MIT is poised to make a massive investment into the future of nuclear fusion power. This move is significant because fusion power is potentially inexhaustible and produces zero carbon emissions. Fusion power could quite literally change the world as we know it today.
MIT has announced a new collaboration with a private company called Commonwealth Fusion Systems (CFS) that will see $50 million poured into the creation of a working fusion power plant.
MIT and CFS want to perform rapid, staged research that will lead to a new generation of fusion experiments and ultimately power plants based on advancement in high-temperature superconductors. The work will be built on decades of federal government funding that has paid for the basic research.
The $50 million that CFS and MIT will be using for this latest research mostly comes from an Italian energy company called Eni, among others. "This is an important historical moment: Advances in superconducting magnets have put fusion energy potentially within reach, offering the prospect of a safe, carbon-free energy future," says MIT President L. Rafael Reif. "As humanity confronts the rising risks of climate disruption, I am thrilled that MIT is joining with industrial allies, both longstanding and new, to run full-speed toward this transformative vision for our shared future on Earth."
"Everyone agrees on the eventual impact and the commercial potential of fusion power, but then the question is: How do you get there?" adds Commonwealth Fusion Systems CEO Robert Mumgaard SM ’15,
Fusion is what powers the sun and stars. It uses light elements like hydrogen, fusing them together to form heavier elements, like helium, releasing tons of energy in the process. Superconducting magnets are key to fusion because the process requires temperatures that are so extreme no solid material can withstand them. The incredibly powerful magnets hold hot plasma in place to keep it from contacting any part of the chamber. It's a potent form of clean, renewable energy.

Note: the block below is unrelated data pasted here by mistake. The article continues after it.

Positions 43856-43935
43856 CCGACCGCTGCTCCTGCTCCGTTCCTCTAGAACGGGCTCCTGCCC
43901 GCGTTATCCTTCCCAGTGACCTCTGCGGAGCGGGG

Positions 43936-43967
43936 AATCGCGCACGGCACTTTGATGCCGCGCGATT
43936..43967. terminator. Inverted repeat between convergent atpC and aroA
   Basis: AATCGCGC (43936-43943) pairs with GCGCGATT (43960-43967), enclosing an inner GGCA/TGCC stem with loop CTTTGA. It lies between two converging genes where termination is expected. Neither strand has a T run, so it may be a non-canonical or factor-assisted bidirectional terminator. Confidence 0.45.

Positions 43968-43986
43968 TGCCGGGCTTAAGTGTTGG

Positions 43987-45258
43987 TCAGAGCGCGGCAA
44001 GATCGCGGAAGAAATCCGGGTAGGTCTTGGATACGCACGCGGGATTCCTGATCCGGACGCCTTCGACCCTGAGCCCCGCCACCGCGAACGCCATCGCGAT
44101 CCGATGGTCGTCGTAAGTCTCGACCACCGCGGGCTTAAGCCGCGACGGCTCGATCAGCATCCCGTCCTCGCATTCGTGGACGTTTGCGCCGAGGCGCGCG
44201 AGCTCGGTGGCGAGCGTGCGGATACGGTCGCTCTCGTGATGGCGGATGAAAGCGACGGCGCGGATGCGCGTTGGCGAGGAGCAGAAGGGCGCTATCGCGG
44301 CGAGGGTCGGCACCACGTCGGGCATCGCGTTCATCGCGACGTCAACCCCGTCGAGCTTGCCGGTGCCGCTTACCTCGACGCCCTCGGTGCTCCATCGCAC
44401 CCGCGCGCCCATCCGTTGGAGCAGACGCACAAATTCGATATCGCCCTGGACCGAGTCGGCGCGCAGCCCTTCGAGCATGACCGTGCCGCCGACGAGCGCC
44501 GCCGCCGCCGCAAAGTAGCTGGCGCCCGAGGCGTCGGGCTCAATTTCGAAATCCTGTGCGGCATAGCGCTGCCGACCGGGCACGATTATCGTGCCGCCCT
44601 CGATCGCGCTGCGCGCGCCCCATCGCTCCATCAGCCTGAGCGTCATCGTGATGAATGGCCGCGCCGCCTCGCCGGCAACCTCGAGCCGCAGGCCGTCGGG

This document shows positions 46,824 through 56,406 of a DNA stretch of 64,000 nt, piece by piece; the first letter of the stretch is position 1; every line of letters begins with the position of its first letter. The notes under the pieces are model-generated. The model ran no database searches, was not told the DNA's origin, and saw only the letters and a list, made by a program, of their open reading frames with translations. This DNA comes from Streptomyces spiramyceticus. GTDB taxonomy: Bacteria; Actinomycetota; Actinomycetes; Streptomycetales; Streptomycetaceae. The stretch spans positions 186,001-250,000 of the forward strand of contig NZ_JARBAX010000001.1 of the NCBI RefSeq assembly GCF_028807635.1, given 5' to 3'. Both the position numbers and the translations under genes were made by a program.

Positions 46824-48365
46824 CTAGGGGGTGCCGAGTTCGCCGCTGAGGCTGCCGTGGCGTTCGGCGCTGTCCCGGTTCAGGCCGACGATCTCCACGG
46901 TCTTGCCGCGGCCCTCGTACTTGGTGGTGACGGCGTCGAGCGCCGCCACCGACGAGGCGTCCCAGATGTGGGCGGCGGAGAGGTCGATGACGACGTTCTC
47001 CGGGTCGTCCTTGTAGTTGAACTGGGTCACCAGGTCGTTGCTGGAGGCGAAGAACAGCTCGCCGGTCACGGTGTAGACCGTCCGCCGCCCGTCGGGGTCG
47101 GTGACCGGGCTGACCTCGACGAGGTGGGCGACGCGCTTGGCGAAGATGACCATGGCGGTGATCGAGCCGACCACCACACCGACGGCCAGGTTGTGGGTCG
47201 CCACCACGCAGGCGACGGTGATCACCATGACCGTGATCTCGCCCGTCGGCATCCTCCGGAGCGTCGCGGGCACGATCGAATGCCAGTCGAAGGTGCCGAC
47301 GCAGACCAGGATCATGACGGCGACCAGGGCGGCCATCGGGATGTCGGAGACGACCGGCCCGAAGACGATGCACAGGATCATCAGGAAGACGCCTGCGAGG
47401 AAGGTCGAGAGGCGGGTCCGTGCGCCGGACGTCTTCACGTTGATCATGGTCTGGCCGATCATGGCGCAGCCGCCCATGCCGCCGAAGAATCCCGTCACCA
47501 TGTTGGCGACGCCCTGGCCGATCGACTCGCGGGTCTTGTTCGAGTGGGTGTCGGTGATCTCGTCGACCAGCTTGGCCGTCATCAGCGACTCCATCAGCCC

MIT and CFS have a goal of creating a compact device that can generate 100 million watts of fusion power. If successful with creating the small-scale fusion power plant, the tech would be used to build a full-scale plant capable of putting the world on a path of cheap, low-carbon energy, cutting cost and greenhouse gas emissions in the process.
CFS plans to support more than $30 million of MIT research over the next three years with investments by Eni and others. The research will aim to develop the most powerful large-bore superconducting electromagnets in the world -- a key component needed for the fusion process. The magnets will use a superconducting material that has only recently become commercially available. The researchers say the creation of these magnets is the phase that carries the greatest uncertainty with it. Therefore, developing the critical magnets will be the initial three-year phase of the project.
The scientists involved are confident they can make these magnets, because others have already built similar magnets using the same material for different purposes, which actually produced twice the magnetic field strength that will be required for the MIT fusion reactor. Those other magnets were small, but validate the basic feasibility of the concept, notes the researcher.
The researchers hope to create a functioning fusion power plant in the next 15 years. Big promises were made in the fusion world before, Lockheed Martin made some noise in 2014, for example, with a promise of a working fusion power plant in the next decade.